Blackthorn (Prunus spinosa) Identification

Blackthorn / Spring / Summer / Autumn / Edible

Blackthorn is a fairly common member of the Prunus family, it is normally found as a shrub but it can grow as a tree up to 6m tall.

Common Names

Blackthorn, sloe

Botanical Name

Prunus spinosa   

Scientific Classification

Kingdom – Plantae

Order – Rosales

Family – Rosaceae

Physical Characteristics for Blackthorn


Deep green, oval, serrated up to 2cm long.

Blacthorn, shot of the leaf-Dmitry Makeev, CC BY-SA 4.0


The flowers appear in spring before the leaves, 1.5cm across, with five off-white petals.

Blackthorn, close up of the flowers in spring-forager James


Dark blue to black fruit 1-2 in diameter with a pale ‘bloom’

Blackthorn, close up of the fruits or sloes-forager James


Dark brown/black with vicious thorns hence the name blackthorn.

Blackthorn, shot of bark and spines-Nefronus, CC BY-SA 4.0


It’s typically found on the edges of woodlands and meadows or in hedgerows.

Known Hazards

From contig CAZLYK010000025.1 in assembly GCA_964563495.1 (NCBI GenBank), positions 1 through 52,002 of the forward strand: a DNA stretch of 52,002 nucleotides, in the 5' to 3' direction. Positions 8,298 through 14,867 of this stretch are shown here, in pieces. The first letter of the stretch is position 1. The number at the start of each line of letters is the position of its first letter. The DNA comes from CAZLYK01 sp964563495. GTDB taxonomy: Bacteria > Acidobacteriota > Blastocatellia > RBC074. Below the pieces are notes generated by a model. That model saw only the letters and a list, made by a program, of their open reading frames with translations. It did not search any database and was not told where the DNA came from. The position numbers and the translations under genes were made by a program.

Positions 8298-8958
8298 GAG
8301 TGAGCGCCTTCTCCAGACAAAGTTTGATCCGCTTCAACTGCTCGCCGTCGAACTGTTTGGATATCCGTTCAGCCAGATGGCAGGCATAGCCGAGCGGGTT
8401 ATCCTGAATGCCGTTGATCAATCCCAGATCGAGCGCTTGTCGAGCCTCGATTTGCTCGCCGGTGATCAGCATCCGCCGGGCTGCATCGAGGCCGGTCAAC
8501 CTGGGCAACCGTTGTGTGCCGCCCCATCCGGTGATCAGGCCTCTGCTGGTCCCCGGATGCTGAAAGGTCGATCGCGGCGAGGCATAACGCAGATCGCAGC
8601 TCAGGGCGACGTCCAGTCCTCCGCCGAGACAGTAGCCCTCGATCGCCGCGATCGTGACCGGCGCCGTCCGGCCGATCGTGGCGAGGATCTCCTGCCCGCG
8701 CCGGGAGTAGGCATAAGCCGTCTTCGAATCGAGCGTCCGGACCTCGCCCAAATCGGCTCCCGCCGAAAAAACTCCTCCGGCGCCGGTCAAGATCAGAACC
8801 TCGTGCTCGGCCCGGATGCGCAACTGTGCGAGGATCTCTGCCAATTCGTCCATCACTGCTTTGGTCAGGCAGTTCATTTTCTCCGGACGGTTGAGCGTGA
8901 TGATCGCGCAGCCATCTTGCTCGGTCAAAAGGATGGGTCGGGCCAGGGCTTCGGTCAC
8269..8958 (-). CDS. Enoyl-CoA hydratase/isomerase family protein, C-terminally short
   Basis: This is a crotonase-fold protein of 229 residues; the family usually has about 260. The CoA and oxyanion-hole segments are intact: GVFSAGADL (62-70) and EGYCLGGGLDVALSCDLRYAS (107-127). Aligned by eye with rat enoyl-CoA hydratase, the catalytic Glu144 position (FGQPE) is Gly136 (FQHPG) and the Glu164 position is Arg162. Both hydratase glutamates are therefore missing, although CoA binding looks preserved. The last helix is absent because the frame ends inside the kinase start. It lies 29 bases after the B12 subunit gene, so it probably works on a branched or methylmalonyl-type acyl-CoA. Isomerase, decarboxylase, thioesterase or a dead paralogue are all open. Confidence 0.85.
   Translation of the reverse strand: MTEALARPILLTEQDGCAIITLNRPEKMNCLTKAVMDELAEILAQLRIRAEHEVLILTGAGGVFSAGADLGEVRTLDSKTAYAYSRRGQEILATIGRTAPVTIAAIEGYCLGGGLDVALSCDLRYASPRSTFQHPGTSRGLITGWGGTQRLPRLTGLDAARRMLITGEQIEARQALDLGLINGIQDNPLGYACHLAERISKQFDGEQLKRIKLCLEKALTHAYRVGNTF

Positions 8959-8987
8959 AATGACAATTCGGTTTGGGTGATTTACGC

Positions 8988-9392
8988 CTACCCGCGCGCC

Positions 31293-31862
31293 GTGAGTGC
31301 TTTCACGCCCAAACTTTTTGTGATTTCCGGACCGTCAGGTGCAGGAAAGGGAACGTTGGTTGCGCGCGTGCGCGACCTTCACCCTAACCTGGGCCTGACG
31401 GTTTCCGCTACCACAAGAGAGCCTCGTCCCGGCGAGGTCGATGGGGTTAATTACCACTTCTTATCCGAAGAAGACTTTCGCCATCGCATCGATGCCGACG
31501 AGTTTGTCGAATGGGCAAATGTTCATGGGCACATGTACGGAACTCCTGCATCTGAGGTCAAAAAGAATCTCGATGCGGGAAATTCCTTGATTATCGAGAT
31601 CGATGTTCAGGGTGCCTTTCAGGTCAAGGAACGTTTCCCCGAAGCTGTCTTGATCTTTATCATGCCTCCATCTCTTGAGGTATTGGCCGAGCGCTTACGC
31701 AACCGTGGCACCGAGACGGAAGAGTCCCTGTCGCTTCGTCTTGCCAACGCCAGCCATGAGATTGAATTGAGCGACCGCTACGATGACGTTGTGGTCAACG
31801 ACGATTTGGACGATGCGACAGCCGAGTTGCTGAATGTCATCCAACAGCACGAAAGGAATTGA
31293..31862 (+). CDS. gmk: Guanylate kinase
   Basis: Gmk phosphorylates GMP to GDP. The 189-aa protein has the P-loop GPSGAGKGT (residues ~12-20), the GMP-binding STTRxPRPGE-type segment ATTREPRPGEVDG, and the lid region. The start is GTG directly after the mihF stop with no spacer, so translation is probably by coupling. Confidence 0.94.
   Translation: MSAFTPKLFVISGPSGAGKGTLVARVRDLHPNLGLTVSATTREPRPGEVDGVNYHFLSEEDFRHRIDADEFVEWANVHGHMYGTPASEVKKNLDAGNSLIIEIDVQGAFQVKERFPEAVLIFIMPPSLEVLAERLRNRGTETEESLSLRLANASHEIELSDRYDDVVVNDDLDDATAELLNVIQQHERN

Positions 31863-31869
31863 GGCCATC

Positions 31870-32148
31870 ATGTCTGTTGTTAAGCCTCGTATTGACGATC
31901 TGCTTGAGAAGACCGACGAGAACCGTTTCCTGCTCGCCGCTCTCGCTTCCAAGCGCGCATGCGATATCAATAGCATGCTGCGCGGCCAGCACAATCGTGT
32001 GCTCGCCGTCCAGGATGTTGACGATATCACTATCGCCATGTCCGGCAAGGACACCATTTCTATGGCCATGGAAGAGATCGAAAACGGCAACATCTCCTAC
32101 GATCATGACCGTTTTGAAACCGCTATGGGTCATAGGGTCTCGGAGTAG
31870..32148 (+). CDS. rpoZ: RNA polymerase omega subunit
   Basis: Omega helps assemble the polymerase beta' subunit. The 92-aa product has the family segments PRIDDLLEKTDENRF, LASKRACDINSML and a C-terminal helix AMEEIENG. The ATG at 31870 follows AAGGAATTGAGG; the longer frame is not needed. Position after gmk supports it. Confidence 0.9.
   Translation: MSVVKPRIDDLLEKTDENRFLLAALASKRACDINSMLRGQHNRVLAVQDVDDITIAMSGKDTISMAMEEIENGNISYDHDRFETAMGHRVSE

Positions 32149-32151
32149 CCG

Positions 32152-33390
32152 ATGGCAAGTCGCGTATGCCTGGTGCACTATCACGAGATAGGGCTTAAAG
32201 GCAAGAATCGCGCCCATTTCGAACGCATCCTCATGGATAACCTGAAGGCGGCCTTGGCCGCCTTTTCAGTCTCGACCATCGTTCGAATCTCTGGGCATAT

Beware of the long thorns. Thick gardening gloves are recommended.

Could be Confused with…

Other members of the Prunus family for example Damsons but they are all edible.

Edible Uses

Famous for making sloe gin but can be stewed and added to pies and crumble etc. A jelly made from the fruit is nice served with pork or game.

Leaves can be used to make teas.

In the 19th century the French used the pickled, unripe fruit as an olive substitute.

The berries are best after the first frost but if you are impatient you can freeze them yourself at home.

Notes on Herbal Uses

The berries are high in antioxidant compounds phenols and flavonoids which are thought to have many health benefits.  The berries have been used to treat diarrhea whilst the flowers can be used as a laxative. The peeled bark boiled in water was an old remedy for bronchitis.

Extra notes from the Foragers

Blackthorn wood burns slowly with a good heat and little smoke. The wood takes a fine polish and is used for tool handles and canes.

The wood has also traditionally been made into walking sticks or clubs including the famous Irish shillelagh.


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